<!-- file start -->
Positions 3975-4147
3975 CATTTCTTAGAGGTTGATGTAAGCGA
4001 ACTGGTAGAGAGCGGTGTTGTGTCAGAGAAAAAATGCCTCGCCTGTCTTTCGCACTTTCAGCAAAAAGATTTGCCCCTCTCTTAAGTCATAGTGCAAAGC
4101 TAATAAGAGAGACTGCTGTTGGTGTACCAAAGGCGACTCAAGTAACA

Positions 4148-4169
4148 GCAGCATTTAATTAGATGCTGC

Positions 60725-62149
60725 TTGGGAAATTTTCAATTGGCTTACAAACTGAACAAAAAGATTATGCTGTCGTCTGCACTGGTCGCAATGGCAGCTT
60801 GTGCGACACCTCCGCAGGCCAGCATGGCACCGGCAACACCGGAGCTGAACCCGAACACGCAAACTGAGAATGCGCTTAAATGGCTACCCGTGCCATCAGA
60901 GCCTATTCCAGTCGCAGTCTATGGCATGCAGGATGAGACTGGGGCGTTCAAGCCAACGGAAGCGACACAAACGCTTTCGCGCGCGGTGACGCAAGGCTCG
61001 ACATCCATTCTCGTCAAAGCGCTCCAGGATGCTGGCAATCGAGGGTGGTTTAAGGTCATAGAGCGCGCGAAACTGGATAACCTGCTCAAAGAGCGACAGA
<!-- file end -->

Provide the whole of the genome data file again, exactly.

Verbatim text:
Positions 3975-4147
3975 CATTTCTTAGAGGTTGATGTAAGCGA
4001 ACTGGTAGAGAGCGGTGTTGTGTCAGAGAAAAAATGCCTCGCCTGTCTTTCGCACTTTCAGCAAAAAGATTTGCCCCTCTCTTAAGTCATAGTGCAAAGC
4101 TAATAAGAGAGACTGCTGTTGGTGTACCAAAGGCGACTCAAGTAACA

Positions 4148-4169
4148 GCAGCATTTAATTAGATGCTGC

Positions 60725-62149
60725 TTGGGAAATTTTCAATTGGCTTACAAACTGAACAAAAAGATTATGCTGTCGTCTGCACTGGTCGCAATGGCAGCTT
60801 GTGCGACACCTCCGCAGGCCAGCATGGCACCGGCAACACCGGAGCTGAACCCGAACACGCAAACTGAGAATGCGCTTAAATGGCTACCCGTGCCATCAGA
60901 GCCTATTCCAGTCGCAGTCTATGGCATGCAGGATGAGACTGGGGCGTTCAAGCCAACGGAAGCGACACAAACGCTTTCGCGCGCGGTGACGCAAGGCTCG
61001 ACATCCATTCTCGTCAAAGCGCTCCAGGATGCTGGCAATCGAGGGTGGTTTAAGGTCATAGAGCGCGCGAAACTGGATAACCTGCTCAAAGAGCGACAGA